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Northern Powerhouse European Union

Providing a Safehaus in an ever-changing world

Hilary Asumu is an entrepreneur, charity ambassador and mother, with a commitment to create businesses that serve the community. Here she explains how Innovation support has helped her to pivot her business during COVID-19, moving online before launching a new Community Interest Company (CIC). 

I originally set up Safehaus UK in 2012. 

The idea was to provide childcare services to families across Greater Manchester, including last minute emergency support to help out in a crisis, when there was no alternative and no-one else to turn to. From the start there was an emphasis on working with ethnic communities, as they suffer most in terms of not having family nearby, especially when both parents work shifts. 

The idea was based on my own personal experience and the problems my husband and I faced when I was ill in hospital.  

The business started doing well but then COVID hit. 

Normally I would visit a family who had contacted us about childcare, carry out an assessment and then draw up a care plan. But overnight, face-to-face visits came to an end and we weren’t able to trade because of social distancing rules and the lockdown.  













Hilary Asumu, Director and Founder, Safehaus UK

So we decided to completely rethink the business. 

This is when I started working with Steph Stafford, Senior Innovation Advisor at the Growth Hub. I’ve enjoyed a long and fruitful relationship with advisors from the Growth Hub. 

They have helped me every step of the way with my business ideas, from understanding the business environment, to help with my own personal training and signposting me to all the support that is available. 

Where Steph has really helped is by encouraging me to take a step back and evaluate what I'm doing more strategically and then set achievable goals. 

To get round COVID, I wanted something that was virtual, and I thought going online could be a solution. 

I’d seen a gap in the market for accessible online training courses. When I was working with families, especially from Black, Asian and Minority Ethnic communities, I’d seen that they lacked certain skills, often around language. 

Steph worked with me to create a model that was commercial but also sustainable, mapping out the new offering and defining and developing a compelling value proposition.  

We created an online learning centre that offers tutor-led training courses aimed at both adults and children. I spent a lot of time researching the market in order to make sure that the content we offered was new and different. 

In early 2021, I received a COVID-19 Small Business Recovery grant which supported the build and the setup of the online platform, and in June the Safehaus UK Learning Centre was launched. 

I created the centre because I passionately believe that high quality education should be accessible to everyone and by going online we could achieve this.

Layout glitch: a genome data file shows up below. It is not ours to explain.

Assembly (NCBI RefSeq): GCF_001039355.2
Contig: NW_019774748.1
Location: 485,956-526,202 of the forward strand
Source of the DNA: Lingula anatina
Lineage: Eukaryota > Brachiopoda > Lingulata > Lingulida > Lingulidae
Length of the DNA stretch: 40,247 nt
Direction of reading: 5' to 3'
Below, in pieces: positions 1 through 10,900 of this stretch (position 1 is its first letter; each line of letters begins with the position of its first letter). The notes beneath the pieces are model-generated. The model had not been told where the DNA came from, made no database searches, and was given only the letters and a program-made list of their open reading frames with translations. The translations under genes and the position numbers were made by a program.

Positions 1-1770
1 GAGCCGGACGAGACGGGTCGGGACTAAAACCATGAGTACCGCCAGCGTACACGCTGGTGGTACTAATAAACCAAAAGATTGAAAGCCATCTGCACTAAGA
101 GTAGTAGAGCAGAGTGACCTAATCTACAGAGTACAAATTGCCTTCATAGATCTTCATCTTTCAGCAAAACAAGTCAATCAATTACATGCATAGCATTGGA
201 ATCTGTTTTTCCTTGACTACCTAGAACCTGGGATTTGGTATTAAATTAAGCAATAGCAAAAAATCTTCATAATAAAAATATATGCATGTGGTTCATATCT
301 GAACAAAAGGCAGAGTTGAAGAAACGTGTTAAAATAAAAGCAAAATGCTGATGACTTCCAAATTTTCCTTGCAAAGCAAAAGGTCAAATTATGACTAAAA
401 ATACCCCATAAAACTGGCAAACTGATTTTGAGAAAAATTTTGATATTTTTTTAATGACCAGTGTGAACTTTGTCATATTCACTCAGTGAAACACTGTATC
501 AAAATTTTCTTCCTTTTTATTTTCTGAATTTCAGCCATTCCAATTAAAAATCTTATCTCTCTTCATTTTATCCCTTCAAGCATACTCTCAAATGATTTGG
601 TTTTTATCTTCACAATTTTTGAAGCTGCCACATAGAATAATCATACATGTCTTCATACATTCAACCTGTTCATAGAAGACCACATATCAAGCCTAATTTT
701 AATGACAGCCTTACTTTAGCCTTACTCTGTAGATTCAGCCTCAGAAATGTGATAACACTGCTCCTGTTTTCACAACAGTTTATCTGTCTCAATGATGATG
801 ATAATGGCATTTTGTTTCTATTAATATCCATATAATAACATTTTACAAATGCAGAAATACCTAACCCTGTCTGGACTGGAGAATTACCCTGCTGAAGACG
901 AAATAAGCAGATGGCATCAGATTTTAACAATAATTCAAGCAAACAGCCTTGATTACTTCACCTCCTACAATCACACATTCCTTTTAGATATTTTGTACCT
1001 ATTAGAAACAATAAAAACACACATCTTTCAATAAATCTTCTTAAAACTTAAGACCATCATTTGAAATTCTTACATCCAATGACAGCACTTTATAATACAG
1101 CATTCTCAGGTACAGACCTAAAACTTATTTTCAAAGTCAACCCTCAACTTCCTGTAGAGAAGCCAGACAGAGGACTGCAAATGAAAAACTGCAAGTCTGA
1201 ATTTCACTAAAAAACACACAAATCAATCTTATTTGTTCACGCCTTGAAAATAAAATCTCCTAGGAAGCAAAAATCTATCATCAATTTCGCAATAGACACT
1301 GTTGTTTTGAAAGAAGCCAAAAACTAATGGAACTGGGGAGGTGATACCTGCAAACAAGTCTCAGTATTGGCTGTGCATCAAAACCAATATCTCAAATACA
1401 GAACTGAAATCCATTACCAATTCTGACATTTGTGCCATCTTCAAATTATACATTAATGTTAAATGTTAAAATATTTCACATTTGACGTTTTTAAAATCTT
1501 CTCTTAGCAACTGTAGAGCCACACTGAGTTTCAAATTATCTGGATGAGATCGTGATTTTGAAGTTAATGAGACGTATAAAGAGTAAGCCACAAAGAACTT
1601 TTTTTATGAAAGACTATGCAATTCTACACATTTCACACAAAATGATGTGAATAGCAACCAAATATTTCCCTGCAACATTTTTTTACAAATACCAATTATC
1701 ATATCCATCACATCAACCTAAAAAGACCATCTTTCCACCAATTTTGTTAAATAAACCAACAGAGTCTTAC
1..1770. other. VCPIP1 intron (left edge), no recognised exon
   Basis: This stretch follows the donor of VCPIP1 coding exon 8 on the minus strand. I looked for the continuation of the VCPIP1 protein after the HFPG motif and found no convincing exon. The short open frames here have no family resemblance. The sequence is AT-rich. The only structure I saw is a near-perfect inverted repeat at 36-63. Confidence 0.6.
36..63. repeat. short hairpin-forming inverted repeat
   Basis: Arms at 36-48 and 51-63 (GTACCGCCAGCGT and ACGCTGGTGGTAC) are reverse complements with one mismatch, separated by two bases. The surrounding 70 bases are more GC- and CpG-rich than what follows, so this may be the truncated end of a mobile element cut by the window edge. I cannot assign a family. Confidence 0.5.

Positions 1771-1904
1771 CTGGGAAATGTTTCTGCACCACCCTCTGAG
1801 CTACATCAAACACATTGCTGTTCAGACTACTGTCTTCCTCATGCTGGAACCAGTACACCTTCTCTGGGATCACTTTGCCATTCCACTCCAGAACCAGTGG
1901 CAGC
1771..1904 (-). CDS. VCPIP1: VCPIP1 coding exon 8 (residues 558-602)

This is especially true among black communities who often didn’t access this kind of information, or even think it is geared towards them. Making sure the trainers are from similar backgrounds can help get round this. 

I also wanted to provide a space for training providers to offer alternative content, such as material delivered in local Nigerian languages, as well as specialist parenting advice, homework support and first aid courses. 

There is a focus on some of the softer skills too, tips on how to navigate the system and claim what is rightfully theirs and knowing your rights when you go to hospital.  

Now I think the time is right to take things in a new direction.  

I want to keep making a difference, so my next step is to re-focus the business model again, and this time create a Community Interest Company (CIC) to give things more of a community focus. The plan is to incorporate the Learning Centre into the CIC, while still offering the childcare, too. 

The idea of a CIC is that all profits are put back into the organisation. Running things this way means that can I get funding and contracts from the NHS, local authorities and private agencies, revenue which I can use to reduce what parents need to pay for childcare.  

As a Kidney Care UK ambassador, I’d had some experience working with charities, but it was good to have support from the Hub explain exactly how a CIC works and how it can be a business and a not-for-profit at the same time! 

At GC Business Growth Hub, we understand that it’s difficult to get innovative ideas moving because of problems with developing and commercialising them. A lack of finance, human resource, specialist know-how, time, technology, strategy or appropriate facilities can all be barriers. 
The Hub’s innovation specialists will help you shape and strengthen your business to overcome these issues, accelerating the time it takes to bring new products or services to market. Find out more about our comprehensive Innovation Discovery service. 

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